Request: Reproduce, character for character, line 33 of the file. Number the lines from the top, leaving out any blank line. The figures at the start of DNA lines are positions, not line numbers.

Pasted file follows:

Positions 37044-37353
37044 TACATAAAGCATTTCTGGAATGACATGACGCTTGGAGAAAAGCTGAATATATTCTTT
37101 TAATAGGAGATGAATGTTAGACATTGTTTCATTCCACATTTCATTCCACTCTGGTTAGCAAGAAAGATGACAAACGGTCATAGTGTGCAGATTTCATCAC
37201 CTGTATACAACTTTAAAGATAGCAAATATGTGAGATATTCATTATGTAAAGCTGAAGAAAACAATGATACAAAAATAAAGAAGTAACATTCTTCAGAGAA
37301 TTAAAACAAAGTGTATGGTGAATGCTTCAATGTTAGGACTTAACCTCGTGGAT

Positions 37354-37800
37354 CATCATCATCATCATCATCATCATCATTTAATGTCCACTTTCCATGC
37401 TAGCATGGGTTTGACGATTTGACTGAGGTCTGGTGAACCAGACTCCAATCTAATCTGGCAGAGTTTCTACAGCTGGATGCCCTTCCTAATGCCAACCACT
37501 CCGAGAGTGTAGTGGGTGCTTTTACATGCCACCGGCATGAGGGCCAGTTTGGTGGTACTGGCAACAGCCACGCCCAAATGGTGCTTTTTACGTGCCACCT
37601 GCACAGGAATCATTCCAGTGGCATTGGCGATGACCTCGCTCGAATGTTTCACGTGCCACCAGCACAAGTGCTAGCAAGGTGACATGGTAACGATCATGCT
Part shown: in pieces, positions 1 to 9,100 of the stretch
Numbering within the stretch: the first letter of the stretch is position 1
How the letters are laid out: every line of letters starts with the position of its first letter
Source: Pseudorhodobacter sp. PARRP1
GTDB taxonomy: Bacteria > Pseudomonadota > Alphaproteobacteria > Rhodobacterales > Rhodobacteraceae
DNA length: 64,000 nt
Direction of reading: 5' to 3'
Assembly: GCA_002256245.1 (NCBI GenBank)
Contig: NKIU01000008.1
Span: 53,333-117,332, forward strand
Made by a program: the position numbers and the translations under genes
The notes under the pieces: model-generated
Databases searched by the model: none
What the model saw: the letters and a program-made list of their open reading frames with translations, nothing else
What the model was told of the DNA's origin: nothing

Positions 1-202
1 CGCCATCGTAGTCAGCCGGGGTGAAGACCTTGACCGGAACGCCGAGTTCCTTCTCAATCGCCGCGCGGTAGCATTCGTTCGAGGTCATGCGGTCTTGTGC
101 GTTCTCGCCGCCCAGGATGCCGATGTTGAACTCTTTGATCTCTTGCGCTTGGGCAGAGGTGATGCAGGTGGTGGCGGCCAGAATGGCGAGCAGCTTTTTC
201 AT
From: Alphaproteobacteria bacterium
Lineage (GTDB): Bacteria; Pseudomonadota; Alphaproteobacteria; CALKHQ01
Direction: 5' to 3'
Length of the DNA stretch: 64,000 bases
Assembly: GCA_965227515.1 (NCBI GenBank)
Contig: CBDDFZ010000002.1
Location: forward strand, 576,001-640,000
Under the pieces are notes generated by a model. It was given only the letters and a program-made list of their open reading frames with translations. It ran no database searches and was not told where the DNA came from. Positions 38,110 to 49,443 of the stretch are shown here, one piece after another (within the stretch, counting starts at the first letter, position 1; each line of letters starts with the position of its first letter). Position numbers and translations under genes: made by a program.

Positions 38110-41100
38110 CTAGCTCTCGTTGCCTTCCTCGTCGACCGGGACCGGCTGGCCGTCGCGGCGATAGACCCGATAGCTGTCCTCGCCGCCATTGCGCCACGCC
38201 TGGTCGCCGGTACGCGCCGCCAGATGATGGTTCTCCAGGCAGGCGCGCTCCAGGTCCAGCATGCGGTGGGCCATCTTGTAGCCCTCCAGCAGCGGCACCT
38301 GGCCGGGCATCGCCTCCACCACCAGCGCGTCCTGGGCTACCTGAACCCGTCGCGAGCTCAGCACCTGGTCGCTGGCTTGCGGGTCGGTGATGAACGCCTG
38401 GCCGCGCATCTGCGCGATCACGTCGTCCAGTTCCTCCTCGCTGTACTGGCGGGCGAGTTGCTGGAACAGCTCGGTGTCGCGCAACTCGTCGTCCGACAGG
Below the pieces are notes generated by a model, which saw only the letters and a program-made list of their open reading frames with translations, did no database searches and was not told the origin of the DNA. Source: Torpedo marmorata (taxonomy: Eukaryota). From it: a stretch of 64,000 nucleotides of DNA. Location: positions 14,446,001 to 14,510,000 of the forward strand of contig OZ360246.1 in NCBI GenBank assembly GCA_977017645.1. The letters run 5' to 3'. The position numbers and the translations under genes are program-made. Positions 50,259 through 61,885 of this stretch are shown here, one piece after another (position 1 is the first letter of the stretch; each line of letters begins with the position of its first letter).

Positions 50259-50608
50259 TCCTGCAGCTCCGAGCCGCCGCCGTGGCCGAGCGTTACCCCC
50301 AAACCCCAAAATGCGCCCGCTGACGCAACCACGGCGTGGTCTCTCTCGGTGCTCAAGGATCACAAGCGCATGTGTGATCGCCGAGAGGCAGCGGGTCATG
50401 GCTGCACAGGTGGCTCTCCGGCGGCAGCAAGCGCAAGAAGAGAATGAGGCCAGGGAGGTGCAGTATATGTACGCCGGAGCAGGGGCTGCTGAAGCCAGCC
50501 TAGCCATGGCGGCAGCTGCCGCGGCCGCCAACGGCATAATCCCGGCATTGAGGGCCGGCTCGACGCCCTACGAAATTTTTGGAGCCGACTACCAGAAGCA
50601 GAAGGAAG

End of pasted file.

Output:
Length of the DNA stretch: 64,000 bases